Anyone who looks in Webster will find that a fish is a “cold-blooded, strictly aquatic, water-breathing vertebrate: having the: limbs (when present) developed as fins, and typically a long, scaly, somewhat tapering body ending in a broad vertical caudal fin.”
Although most fish do possess scales of one type or another, there are nevertheless a few like the catfish and the ocean sunfish which arc entirely scaleless. The limbs of fish, in the form of fins attached along the side or lower part of the body, arc so formed in some groups that the from pair allow the fish to crawl along the bottom of pond or ocean; or even in a few cases, to scramble about on land.
Breathing is accomplished by gills which arc placed just back of the head and usually covered by gill covers. However, many species have an organ called the air or swim bladder which, in some fish, is connected to the region just behind the mouth. For these forms, the swim bladder functions as a lung, and the fish can come: to the surface: of 1he water and take in air.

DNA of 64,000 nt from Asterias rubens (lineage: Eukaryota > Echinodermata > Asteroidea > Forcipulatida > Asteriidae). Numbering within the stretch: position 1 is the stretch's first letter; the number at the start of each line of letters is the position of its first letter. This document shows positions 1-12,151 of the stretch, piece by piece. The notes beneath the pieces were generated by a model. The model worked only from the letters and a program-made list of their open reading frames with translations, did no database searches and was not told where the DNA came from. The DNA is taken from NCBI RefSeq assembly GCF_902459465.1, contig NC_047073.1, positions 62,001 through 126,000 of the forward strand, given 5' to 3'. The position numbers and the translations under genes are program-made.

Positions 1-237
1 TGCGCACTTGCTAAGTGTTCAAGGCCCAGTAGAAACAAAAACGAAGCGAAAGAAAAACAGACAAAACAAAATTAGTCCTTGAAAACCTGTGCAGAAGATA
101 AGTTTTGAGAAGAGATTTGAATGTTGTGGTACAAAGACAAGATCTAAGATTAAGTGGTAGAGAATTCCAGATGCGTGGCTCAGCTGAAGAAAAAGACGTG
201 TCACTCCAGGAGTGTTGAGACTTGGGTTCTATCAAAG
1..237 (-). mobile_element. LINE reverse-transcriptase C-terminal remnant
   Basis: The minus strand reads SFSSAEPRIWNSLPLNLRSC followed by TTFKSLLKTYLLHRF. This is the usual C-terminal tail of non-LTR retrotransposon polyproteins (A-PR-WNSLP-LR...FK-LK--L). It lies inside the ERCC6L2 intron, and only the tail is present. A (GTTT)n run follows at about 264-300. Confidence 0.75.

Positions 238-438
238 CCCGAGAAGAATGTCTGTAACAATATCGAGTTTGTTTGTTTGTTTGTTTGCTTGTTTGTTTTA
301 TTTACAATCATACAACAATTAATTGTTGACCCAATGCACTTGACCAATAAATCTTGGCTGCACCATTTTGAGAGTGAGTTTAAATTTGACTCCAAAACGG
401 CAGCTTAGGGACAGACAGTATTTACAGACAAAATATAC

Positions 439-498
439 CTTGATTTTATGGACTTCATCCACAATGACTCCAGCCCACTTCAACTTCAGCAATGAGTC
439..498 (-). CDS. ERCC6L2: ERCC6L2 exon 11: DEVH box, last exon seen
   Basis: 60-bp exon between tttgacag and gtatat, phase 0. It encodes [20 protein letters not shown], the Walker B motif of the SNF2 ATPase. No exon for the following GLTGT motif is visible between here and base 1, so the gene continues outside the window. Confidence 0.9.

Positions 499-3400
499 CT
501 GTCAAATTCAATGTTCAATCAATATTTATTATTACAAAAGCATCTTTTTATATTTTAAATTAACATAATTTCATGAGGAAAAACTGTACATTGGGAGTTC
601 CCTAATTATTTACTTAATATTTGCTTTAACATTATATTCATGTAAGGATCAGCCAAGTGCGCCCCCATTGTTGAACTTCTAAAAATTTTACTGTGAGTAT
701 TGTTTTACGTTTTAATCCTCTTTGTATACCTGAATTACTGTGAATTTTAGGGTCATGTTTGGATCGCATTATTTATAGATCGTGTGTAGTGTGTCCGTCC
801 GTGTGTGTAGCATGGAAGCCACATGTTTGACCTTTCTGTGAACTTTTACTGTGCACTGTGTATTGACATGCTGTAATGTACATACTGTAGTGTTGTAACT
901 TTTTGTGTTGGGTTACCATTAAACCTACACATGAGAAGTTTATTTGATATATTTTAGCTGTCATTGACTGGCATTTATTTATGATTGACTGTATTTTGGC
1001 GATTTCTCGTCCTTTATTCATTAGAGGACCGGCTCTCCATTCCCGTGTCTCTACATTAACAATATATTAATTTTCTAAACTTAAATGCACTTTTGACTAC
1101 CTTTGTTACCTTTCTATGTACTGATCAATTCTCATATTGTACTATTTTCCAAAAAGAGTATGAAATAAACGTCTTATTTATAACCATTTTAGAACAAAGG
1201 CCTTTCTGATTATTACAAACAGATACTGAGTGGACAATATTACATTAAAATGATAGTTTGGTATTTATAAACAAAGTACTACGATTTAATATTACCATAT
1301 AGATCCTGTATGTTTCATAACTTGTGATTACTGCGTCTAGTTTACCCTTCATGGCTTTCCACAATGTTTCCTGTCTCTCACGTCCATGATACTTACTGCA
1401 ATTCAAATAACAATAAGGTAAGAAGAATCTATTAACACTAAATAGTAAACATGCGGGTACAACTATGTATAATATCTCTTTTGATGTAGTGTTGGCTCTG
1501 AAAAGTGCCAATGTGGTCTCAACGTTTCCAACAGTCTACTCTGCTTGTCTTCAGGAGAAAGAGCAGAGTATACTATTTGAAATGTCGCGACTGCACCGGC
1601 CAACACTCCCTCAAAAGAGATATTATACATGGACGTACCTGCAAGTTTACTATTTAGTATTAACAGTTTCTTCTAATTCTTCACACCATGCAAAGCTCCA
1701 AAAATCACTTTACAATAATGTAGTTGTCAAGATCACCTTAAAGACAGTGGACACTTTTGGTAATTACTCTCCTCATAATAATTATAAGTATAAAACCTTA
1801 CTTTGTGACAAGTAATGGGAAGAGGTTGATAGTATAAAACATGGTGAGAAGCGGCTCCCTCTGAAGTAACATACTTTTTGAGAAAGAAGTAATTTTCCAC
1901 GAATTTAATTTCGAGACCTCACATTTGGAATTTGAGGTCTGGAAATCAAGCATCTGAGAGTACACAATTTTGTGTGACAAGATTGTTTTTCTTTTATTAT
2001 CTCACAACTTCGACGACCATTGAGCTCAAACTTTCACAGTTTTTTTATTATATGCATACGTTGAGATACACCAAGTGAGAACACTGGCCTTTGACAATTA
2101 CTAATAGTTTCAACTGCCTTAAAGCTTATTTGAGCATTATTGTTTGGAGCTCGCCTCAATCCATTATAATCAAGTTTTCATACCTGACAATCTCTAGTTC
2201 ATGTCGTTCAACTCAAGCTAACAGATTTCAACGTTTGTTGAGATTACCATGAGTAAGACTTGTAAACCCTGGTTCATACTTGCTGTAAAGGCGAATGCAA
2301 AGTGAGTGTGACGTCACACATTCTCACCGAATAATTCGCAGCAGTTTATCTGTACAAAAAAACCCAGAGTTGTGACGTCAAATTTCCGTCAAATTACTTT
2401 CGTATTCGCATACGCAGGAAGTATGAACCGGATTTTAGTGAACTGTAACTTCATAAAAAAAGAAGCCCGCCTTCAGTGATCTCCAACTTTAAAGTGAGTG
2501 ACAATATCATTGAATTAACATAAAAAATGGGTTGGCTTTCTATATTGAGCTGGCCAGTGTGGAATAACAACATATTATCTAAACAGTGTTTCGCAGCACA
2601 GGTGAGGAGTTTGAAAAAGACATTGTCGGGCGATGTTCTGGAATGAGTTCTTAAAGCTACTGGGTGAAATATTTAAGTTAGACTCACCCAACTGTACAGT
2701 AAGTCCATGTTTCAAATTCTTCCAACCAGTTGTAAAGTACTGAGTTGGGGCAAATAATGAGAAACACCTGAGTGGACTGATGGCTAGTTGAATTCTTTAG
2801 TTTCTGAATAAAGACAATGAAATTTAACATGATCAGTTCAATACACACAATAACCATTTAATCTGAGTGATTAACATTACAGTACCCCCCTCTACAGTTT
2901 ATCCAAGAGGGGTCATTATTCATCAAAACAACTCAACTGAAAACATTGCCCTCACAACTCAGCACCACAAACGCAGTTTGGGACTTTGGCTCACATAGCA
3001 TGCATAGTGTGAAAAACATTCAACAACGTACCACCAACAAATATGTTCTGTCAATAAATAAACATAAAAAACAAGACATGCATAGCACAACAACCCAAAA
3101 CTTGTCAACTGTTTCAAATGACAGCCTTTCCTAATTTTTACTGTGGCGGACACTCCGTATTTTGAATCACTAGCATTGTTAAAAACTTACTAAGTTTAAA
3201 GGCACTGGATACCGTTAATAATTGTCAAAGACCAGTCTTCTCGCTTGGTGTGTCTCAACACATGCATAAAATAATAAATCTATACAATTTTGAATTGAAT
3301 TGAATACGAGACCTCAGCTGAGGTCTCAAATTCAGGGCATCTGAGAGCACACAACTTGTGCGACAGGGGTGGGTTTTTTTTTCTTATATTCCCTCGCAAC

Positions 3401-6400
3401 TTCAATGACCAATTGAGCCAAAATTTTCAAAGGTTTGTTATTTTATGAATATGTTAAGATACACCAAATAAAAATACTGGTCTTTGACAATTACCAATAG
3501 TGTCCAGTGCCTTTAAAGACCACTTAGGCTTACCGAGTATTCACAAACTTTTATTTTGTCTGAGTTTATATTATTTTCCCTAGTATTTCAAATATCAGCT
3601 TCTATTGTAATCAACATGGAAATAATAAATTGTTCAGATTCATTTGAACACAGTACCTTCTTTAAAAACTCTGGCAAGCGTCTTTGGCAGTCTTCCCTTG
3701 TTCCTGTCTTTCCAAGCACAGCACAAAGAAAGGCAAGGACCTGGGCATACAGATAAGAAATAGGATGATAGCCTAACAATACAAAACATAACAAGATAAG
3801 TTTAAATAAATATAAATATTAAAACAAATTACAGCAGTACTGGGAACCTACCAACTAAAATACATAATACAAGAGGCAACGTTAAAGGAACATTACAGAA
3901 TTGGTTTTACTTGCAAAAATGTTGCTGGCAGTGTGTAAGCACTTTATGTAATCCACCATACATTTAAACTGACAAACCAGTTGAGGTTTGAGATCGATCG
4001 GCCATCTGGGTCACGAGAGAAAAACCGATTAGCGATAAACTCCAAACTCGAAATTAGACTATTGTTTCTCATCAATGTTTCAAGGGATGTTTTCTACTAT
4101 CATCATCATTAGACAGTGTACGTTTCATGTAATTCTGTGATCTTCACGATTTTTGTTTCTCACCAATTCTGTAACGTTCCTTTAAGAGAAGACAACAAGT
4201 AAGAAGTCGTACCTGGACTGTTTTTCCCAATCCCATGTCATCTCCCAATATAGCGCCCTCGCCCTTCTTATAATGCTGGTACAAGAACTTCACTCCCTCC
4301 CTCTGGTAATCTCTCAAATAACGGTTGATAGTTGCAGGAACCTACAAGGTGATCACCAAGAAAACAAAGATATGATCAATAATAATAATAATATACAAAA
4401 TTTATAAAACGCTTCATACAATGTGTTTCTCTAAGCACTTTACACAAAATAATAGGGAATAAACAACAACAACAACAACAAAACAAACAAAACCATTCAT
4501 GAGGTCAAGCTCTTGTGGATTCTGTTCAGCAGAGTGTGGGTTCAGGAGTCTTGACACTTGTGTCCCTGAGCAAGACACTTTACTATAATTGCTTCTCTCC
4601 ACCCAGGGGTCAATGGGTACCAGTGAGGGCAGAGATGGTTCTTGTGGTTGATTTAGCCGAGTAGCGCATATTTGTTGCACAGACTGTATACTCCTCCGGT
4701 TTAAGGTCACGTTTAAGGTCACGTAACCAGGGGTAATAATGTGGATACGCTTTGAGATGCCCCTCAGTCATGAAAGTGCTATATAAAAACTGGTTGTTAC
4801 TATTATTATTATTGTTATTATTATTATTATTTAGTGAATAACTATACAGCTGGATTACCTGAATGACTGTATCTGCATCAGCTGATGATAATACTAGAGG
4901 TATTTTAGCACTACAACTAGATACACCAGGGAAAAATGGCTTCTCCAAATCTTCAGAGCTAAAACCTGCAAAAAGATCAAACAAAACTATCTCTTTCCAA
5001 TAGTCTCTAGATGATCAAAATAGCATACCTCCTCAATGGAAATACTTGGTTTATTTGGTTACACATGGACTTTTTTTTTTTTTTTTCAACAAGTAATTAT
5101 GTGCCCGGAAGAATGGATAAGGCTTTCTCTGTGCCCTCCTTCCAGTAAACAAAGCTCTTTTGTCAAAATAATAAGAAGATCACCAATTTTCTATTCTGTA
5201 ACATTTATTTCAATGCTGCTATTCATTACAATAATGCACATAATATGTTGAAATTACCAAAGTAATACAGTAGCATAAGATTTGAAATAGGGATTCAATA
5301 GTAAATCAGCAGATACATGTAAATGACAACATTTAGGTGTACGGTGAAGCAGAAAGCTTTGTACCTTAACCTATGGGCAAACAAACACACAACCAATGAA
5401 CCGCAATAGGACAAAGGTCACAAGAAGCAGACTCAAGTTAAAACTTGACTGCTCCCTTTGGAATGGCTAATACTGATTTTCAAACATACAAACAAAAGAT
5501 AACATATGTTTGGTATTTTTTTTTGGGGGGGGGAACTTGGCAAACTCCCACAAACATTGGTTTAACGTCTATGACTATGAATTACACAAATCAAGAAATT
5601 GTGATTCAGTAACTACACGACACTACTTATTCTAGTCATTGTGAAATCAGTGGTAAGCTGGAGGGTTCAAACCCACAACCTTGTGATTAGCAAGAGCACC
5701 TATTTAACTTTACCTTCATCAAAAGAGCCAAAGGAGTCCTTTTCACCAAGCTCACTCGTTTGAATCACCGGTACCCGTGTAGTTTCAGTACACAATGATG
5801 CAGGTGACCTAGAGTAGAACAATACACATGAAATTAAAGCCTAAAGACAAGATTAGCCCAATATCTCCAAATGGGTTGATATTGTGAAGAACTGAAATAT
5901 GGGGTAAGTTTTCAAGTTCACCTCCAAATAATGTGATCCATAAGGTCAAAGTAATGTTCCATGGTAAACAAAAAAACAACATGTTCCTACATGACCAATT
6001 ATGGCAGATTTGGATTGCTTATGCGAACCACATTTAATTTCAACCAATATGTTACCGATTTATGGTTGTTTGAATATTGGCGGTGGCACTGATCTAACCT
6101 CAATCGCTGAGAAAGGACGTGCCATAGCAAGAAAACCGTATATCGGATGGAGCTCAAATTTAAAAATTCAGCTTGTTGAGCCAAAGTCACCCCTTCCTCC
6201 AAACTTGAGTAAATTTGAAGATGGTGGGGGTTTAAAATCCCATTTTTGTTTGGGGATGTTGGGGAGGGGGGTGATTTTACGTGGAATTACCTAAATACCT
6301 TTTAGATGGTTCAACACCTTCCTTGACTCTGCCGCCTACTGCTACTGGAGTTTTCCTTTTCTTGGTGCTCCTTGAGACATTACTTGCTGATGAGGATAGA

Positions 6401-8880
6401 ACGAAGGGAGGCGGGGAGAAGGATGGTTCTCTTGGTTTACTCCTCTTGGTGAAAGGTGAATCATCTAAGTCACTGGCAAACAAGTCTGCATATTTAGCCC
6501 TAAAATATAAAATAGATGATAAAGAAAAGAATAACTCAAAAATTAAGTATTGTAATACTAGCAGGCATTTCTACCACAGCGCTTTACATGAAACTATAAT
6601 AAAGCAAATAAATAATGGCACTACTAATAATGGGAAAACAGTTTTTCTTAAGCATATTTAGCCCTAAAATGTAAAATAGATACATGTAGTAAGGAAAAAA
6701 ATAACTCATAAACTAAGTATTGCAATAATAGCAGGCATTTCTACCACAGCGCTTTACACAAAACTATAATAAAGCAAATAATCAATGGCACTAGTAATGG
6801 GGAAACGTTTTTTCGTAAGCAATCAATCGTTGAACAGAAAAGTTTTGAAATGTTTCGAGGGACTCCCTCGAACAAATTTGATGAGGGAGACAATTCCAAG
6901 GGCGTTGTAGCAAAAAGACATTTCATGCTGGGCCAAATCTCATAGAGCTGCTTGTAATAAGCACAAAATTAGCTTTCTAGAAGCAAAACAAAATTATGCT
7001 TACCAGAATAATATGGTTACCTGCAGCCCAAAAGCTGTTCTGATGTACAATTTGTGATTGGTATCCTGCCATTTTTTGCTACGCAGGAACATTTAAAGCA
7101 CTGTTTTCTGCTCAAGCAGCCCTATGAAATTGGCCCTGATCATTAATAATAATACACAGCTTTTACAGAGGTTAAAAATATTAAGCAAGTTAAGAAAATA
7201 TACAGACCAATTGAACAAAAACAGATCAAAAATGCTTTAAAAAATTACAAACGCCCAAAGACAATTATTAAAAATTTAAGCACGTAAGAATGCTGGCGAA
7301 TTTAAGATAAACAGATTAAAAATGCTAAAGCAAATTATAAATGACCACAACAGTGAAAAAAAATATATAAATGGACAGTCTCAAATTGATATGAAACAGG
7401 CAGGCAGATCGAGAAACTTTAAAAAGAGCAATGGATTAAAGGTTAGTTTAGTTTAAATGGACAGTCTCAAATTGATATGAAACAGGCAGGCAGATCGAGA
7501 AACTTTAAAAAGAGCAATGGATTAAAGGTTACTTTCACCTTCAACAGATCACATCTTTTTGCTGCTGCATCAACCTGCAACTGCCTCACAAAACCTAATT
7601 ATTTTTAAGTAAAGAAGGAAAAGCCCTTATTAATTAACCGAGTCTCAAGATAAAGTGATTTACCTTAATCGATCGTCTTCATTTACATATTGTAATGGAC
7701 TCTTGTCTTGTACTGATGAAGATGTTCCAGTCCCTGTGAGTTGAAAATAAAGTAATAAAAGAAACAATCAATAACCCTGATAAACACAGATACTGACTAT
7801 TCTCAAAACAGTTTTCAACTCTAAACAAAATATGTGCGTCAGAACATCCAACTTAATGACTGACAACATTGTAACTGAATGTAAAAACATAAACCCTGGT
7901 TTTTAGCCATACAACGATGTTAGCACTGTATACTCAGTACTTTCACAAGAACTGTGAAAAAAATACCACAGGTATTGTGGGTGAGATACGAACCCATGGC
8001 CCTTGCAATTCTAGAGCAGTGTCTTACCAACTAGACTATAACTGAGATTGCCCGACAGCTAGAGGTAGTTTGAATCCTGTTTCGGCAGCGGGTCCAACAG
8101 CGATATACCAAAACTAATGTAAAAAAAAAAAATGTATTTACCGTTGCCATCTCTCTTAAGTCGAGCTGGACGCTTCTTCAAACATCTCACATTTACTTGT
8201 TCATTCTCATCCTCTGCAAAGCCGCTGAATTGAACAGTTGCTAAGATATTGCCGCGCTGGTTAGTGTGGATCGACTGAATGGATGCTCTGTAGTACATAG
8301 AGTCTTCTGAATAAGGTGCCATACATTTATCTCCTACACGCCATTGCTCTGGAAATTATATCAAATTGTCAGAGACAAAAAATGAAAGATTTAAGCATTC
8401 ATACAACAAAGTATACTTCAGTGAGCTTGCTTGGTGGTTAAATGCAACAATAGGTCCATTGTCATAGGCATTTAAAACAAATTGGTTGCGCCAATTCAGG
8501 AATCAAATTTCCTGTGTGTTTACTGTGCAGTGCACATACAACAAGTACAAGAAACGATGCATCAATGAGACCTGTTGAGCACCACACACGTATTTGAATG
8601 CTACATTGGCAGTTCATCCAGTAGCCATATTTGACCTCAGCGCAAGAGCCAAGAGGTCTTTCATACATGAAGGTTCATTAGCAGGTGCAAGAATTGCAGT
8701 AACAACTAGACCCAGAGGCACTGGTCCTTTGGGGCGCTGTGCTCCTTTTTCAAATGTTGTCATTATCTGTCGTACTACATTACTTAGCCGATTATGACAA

It should be noted that whales, porpoises, dolphins, manatees and similar animals are mammals, not fish, although they share the water habitat with fish and in general appearance are quite similar to fish.